Next Season: …so it’s a real shame that it ends as it appears to have ended. It’s not just about being successful as a supporter, you want to be part of something and associate with the people too, you want something tangible and consistent to be a part of. It doesn’t look like Slav will be part of that constant going forward, but will have plenty of options and however it’s been playing out, he’ll remain one of the most successful bosses in Watford’s history.
That’s it for the looking backward stuff (finally….). Enjoy the summer, we’ll be back before the fun starts again.
End of Term Report Part 7 02/06/2015Posted by Matt Rowson in Thoughts about things.
30- Jonathan Bond
More of the same from Bondy… still a decent looking prospect, still you’d like to see a bit more of him before giving him a shot at being first choice. His half a dozen games this time around only included one victory – at Stevenage in the League Cup – but were free of high profile goalkeeping errors. “Nothing to see here”. Which is all well and good, but at 22, “young for a goalkeeper” or otherwise, Bond needs to be getting more regular games.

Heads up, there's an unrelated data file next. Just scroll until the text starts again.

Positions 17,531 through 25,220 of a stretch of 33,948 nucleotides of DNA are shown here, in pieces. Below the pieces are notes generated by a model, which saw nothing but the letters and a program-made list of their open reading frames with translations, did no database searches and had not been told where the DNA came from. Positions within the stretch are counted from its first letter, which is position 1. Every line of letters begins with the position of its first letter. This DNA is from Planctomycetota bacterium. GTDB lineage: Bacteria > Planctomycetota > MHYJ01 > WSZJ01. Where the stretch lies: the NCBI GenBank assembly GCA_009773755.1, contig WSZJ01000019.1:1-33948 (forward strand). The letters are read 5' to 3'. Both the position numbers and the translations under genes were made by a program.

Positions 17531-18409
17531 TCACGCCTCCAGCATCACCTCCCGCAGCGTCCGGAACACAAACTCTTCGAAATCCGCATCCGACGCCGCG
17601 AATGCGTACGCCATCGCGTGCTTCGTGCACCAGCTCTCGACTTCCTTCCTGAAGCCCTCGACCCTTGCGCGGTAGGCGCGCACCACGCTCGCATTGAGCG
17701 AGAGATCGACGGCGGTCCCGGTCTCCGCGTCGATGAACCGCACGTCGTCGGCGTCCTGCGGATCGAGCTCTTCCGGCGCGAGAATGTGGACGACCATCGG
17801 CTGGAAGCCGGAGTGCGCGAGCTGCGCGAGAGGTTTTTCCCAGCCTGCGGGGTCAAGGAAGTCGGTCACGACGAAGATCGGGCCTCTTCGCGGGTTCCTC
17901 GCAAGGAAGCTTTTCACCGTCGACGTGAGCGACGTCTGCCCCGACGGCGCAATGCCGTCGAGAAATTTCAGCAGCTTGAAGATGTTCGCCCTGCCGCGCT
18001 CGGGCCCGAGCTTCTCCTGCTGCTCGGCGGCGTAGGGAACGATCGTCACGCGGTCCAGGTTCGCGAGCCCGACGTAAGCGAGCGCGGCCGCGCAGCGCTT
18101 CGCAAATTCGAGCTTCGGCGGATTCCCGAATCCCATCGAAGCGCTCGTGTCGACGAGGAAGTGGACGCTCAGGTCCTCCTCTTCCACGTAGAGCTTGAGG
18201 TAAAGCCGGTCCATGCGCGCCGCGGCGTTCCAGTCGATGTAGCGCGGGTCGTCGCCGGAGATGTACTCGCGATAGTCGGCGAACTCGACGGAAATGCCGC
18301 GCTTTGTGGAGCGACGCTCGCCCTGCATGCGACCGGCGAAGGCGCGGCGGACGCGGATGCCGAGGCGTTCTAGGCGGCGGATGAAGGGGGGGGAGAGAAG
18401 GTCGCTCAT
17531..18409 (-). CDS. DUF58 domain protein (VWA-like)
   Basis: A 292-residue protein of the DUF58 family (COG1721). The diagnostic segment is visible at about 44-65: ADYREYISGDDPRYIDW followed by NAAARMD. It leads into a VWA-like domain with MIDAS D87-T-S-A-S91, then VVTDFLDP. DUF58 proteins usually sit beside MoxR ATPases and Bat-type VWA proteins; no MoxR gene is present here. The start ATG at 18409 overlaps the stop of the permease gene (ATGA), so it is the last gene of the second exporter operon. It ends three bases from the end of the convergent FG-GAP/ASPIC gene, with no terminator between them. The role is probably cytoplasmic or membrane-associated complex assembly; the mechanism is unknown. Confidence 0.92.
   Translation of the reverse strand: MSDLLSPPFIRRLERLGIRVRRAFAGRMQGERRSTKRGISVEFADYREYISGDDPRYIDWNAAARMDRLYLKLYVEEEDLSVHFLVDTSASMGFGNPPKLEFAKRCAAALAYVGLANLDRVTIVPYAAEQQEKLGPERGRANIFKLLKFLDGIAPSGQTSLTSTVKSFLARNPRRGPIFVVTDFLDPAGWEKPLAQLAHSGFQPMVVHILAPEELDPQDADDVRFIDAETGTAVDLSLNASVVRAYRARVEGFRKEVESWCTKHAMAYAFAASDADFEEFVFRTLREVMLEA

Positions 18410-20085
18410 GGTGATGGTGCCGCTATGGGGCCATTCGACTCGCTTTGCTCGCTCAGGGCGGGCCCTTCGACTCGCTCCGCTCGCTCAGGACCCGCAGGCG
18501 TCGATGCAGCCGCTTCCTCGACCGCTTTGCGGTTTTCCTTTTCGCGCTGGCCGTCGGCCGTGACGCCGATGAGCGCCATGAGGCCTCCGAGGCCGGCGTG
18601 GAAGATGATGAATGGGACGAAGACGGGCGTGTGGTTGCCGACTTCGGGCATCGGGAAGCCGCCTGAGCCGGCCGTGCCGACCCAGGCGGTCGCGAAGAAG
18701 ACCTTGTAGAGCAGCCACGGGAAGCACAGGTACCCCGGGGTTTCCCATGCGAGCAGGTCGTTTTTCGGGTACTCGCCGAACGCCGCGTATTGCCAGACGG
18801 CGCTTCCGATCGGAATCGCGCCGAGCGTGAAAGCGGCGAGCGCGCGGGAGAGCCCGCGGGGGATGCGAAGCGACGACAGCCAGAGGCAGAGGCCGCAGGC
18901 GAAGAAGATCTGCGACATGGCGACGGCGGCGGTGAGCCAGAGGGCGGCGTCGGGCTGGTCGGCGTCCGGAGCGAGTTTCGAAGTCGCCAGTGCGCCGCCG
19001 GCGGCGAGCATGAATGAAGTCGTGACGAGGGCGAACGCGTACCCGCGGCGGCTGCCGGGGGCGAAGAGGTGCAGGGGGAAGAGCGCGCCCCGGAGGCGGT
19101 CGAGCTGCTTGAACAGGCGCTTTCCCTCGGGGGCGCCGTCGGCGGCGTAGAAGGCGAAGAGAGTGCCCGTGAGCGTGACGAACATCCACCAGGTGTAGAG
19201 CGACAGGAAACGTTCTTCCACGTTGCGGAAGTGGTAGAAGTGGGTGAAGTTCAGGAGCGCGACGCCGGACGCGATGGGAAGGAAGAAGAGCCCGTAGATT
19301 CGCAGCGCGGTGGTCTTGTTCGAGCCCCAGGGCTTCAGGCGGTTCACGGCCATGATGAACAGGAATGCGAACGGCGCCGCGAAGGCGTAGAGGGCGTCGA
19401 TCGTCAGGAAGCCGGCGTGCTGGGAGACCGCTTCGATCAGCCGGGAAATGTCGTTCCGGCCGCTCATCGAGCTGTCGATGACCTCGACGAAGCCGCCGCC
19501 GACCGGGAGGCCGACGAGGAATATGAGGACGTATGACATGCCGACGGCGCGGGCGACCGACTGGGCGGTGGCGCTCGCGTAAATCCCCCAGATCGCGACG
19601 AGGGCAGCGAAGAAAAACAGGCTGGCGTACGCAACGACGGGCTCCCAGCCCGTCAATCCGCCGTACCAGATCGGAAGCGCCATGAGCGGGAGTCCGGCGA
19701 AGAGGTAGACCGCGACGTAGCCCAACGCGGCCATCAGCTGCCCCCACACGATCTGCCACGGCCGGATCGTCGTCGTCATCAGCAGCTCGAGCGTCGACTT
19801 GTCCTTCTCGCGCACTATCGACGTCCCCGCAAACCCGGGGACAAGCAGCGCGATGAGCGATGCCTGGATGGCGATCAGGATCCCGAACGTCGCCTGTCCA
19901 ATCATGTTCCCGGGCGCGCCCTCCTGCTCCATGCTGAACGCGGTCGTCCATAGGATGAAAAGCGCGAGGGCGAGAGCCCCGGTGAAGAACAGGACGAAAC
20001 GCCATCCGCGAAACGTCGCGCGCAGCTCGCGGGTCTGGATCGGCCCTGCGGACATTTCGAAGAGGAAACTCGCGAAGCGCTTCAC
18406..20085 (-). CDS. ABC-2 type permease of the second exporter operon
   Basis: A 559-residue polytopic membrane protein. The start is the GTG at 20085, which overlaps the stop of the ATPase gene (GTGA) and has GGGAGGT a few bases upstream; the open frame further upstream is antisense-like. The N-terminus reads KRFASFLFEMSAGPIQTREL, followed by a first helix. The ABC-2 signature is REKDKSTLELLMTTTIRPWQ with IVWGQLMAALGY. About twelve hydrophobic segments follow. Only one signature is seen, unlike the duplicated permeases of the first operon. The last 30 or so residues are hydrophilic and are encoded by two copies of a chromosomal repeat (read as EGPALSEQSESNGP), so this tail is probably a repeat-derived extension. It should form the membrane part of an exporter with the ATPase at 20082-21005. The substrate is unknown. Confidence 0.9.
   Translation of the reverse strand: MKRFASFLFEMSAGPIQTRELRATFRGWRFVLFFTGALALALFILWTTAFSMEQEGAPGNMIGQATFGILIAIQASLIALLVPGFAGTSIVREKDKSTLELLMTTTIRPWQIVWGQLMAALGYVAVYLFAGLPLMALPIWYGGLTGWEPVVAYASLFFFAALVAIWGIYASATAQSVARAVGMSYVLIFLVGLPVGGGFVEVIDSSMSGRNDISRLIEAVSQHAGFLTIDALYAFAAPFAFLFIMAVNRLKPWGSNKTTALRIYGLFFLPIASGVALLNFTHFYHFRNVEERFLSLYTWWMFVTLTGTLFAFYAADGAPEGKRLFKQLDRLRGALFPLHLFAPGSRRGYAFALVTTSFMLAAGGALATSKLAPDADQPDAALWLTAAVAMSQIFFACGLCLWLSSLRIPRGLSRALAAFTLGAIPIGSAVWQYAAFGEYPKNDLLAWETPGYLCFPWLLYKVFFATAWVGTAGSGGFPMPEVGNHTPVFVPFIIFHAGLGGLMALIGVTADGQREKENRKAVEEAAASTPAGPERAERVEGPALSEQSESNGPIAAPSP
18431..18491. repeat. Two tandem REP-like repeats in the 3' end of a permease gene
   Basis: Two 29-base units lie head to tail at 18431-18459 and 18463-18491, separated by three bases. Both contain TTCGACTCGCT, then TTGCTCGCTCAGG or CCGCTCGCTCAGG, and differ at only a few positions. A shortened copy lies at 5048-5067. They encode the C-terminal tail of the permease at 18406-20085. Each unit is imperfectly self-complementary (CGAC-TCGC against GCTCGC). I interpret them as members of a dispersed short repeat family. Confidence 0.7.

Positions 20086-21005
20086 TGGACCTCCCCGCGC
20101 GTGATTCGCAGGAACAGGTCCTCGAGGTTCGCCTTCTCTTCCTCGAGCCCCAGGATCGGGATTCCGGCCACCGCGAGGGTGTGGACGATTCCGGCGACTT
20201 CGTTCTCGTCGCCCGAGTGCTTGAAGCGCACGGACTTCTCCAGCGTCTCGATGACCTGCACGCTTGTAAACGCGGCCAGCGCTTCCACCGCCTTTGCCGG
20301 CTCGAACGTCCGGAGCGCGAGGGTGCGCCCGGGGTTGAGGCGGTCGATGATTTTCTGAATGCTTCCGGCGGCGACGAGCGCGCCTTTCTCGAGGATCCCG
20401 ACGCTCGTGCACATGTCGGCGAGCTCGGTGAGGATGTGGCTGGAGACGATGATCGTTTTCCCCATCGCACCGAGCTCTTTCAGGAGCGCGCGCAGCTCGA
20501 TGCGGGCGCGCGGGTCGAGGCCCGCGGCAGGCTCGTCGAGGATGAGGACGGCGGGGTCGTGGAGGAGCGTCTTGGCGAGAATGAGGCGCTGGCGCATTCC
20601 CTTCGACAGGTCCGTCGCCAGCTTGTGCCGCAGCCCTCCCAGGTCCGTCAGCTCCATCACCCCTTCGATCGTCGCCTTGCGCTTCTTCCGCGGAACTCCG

Next Season: A competitive season long loan has been mooted, and assuming we bring in decent cover could only be a good thing.
31- Tommie Hoban
To build on the theme of last season’s corresponding entry, how utterly splendid to have Tommie not only back and fit following the ankle injury that kept him out for so much of the previous campaign… but returning to his previous trajectory, a prize asset, a rising star. Mark Warburton’s rather smutty attempts to undermine Hoban with articles in Brentford’s local press suggesting that the defender was set for a move to Griffin Park were made to look ever more fanciful as the season progressed, and Tommie imposed himself on the Watford first team. Not just an elegant, robust, fleet-footed centre back but, when needed, a left-back or even a galloping wing-back too, Hoban has sometimes suffered from having to cover the entire left side behind a galloping Ikechi Anya… but as at Millwall in particular this appeared to be less a case of Hoban having to accommodate defensive indiscipline from Anya than a deliberate strategy, a statement that Hoban could cover the entire left side (at a push) giving Anya the licence to create both goals in that game. That’s a hell of a statement of faith in a 22 year-old defender.